Upon leaving India, the party heads for Durban and proceeds through other countries to Britain.

"Following the Equator" is dedicated to Twain’s benefactor’s son. "This book is affectionately inscribed to my young friend Harry Rogers (Son of HH Rogers), with recognition of what he is, and apprehension of what he may become unless he form himself a little more closely upon the model of The Author."

But how can you not like this man?

Without much ado I will provide here some of Twain’s oft quoted impressions on India with the suggestion that you read the book to enjoy those that have not been quoted.

This is indeed India; the land of dreams and romance, of fabulous wealth and fabulous poverty, of splendor and rags, of palaces and hovels, of famine and pestilence, of genii and giants and Aladdin lamps, of tigers and elephants, the cobra and the jungle, the country of a thousand nations and a hundred tongues, of a thousand religions and two million gods, cradle of the human race, birthplace of human speech, mother of history, grandmother of legend, great-grandmother of tradition, whose yesterdays bear date with the moldering antiquities of the rest of the nations—the one sole country under the sun that is endowed with an imperishable interest for alien prince and alien peasant, for lettered and ignorant, wise and fool, rich and poor, bond and free, the one land that all men desire to see, and having seen once, by even a glimpse, would not give that glimpse for the shows of all the rest of the globe combined.

India has two million gods, and worships them all. In religion all other countries are paupers; India is the only millionaire.

"India is the cradle of the human race, the birthplace of human speech, the mother of history, the grandmother of legend, and the great grand mother of tradition. Our most valuable and most instructive materials in the history of man are treasured up in India only."
In India, 'cold weather' is merely a conventional phrase and has come into use through the necessity of having some way to distinguish between weather which will melt a brass door-knob and weather which will only make it mushy. India had the start of the whole world in the beginning of things. She had the first civilization; she had the first accumulation of material wealth; she was populous with deep thinkers and subtle intellects; she had mines, and woods, and a fruitful soil. It would seem as if she should have kept the lead, and should be to-day not the meek dependent of an alien master, but mistress of the world, and delivering law and command to every tribe and nation in it. But, in truth, there was never any possibility of such supremacy for her. If there had been but one India and one language--but there were eighty of them! Where there are eighty nations and several hundred governments, fighting and quarreling must be the common business of life; unity of purpose and policy are impossible; out of such elements supremacy in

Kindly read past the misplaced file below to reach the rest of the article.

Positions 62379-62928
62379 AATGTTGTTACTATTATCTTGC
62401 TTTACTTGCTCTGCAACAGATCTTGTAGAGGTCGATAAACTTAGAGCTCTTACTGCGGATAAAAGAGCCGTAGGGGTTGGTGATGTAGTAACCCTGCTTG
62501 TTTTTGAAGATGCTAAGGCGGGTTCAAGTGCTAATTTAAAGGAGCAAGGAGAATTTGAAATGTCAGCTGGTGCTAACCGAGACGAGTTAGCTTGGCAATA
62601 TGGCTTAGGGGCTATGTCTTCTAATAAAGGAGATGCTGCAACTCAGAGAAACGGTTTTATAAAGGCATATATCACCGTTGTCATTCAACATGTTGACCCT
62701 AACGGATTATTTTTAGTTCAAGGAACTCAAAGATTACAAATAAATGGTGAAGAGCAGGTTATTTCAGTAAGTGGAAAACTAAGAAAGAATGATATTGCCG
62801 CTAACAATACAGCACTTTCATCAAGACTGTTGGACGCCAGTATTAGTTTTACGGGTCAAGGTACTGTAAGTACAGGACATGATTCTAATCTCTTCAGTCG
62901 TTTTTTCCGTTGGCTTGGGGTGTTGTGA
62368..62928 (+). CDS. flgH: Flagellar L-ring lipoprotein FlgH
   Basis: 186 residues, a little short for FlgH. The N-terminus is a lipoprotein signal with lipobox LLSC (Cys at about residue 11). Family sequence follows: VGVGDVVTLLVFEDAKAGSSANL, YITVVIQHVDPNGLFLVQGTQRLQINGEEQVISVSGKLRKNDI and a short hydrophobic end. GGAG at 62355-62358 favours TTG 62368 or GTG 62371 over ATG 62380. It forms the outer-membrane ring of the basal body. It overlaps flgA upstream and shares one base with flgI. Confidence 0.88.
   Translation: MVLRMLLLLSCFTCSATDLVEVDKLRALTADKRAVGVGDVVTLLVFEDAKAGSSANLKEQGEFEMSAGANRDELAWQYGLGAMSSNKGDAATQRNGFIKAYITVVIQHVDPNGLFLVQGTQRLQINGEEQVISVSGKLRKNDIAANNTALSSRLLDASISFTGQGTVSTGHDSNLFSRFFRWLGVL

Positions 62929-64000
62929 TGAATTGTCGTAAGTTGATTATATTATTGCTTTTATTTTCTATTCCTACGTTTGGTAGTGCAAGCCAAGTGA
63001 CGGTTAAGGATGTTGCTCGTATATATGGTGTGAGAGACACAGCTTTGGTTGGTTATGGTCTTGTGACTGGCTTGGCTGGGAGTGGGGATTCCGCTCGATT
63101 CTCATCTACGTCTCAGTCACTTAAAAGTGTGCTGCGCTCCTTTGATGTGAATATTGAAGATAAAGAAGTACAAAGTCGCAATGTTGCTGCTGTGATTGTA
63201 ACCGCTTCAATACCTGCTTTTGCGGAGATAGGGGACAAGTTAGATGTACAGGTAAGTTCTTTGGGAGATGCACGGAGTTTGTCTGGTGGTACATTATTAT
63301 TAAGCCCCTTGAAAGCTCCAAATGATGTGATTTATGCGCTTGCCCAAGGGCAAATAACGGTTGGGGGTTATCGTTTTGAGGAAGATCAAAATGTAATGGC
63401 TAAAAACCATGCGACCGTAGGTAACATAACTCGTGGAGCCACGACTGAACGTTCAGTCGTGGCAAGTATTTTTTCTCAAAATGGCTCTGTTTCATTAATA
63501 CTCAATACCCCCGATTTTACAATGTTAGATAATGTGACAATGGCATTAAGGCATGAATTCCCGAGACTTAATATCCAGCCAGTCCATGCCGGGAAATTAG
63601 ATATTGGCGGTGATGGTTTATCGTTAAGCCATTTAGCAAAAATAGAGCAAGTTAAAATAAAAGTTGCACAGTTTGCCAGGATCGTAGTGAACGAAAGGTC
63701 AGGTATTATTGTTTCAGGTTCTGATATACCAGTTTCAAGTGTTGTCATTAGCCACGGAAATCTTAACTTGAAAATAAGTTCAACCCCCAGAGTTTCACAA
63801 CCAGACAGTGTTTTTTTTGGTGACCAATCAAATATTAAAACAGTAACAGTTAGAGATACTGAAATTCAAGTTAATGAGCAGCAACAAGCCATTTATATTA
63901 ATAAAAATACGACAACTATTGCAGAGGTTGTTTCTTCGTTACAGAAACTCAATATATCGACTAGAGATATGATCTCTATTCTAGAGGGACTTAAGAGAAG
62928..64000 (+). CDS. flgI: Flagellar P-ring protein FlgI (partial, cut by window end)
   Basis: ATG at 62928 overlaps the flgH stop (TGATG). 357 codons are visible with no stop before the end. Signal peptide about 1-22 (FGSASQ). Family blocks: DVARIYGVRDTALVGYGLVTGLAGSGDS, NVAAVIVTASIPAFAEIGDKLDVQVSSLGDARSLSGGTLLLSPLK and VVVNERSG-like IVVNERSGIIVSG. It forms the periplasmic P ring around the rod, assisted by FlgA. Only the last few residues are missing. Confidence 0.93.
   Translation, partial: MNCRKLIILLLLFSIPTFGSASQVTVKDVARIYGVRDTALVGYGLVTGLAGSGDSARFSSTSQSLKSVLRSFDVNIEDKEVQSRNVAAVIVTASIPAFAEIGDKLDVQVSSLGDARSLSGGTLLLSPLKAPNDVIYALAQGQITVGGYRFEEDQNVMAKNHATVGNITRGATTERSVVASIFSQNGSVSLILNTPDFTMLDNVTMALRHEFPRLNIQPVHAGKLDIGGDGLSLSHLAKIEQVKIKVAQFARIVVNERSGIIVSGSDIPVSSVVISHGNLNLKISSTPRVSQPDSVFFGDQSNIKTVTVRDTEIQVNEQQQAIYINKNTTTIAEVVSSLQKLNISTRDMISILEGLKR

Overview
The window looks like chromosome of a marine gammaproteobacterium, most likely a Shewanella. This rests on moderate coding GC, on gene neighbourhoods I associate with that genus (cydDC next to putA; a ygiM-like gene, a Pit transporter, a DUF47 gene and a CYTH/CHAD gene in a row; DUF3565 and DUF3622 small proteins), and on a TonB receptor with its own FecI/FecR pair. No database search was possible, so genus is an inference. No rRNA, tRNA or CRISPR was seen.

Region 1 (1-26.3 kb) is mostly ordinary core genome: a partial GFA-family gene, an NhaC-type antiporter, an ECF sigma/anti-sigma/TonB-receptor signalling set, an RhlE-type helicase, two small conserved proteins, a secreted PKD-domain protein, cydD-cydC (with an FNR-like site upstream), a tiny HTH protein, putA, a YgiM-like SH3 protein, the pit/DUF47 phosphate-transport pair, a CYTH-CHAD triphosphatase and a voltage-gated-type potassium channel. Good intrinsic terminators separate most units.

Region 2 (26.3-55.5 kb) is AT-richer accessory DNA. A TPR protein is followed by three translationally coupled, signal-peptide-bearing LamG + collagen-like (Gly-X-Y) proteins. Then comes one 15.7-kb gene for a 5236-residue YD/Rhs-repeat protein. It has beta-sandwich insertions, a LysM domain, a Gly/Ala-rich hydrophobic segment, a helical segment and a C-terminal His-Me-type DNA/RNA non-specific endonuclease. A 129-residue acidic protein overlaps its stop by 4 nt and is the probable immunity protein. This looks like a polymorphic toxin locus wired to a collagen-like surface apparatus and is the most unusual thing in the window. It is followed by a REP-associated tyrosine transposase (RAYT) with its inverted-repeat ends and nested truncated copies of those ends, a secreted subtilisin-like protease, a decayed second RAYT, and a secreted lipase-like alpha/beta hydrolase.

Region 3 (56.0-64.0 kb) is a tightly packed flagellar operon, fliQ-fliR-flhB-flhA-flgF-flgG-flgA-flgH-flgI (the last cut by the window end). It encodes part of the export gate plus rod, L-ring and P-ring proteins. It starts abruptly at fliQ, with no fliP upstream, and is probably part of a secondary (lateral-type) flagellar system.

the world cannot come. Even caste itself could have had the defeating effect of a multiplicity of tongues, no doubt; for it separates a people into layers, and layers, and still other layers, that have no community of feeling with each other; and in such a condition of things as that, patriotism can have no healthy growth.

The Indian crow was a favorite subject in the book - They were very sociable when there was anything to eat - oppressively so. …. I suppose he has no enemies among men. The whites and Mohammedans never seemed to molest him; and the Hindoos, because of their religion, never take the life of any creature, but spare even the snakes and tigers and fleas and rats. If I sat on one end of the balcony, the crows would gather on the railing at the other end and talk about me; and edge closer, little by little, till I could almost reach them; and they would sit there, in the most unabashed way, and talk about my clothes, and my hair, and my complexion, and probable character and vocation and politics, and how I came to be in India, and what I had been doing, and how many days I had got for it, and how I had happened to go unhanged so long, and when would it probably come off, and might there be more of my sort where I came from, and when would they be hanged, - and so on, and so on, until I could not longer endure the embarrassment of it; then I would shoo them away, and they would circle around in the air a little while, laughing and deriding and mocking, and presently settle on the rail and do it all over again.

Hell Hound Rogers - In 1893, Twain was introduced to industrialist and financier Henry H. Rogers, one of the principals of Standard Oil. Rogers reorganized Twain's tangled finances, and the two became close friends for the rest of their lives. Rogers' family became Twain's surrogate family and he was a frequent guest at the Rogers townhouse in New York City and summer home in Fairhaven, Massachusetts. Clemens, wishing to make some acknowledgment to his benefactor, tactfully dedicated the book to young Harry Rogers. Excerpt from his autobiography.

Twain’s Patents & craze for invention

Mark Twain (Samuel L. Clemens) received his first patent (#121,992) for the "Improvement in Adjustable and Detachable Straps for Garments" on December 19, 1871. The strap was used to tighten shirts at the waist, and was supposed to take the place of suspenders. Mark Twain (Samuel L. Clemens) received two other patents: one for a self-pasting scrapbook (1873), and one for a history trivia game (1885). His scrapbook patent was particularly lucrative. According to "The St. Louis Post-Dispatch," he made $200,000 from his books, and he made $50,000 from the scrapbook alone.

In addition to the three patents known to be associated with Mark Twain, he financed a number of inventions by other inventors, but these investments were never successful. He lost a fortune on inventions, which he was sure would make him rich and successful. It has been said that Twain's unsuccessful investments (and his subsequent bankruptcy) lead to depression and a much darker view in his later works.

Twain and Gandhiji
Did Twain meet Mahatma Gandhi as claimed in many books and sites? GB Singh explains - The fact is Mark Twain did come across an individual named Gandhi in Bombay during his first week in India, but it was definitely not Mahatma Gandhi. To be more exact, Twain had actually met Mr. Virchand A. Gandhi, Honorary Secretary of the Jain Association of India.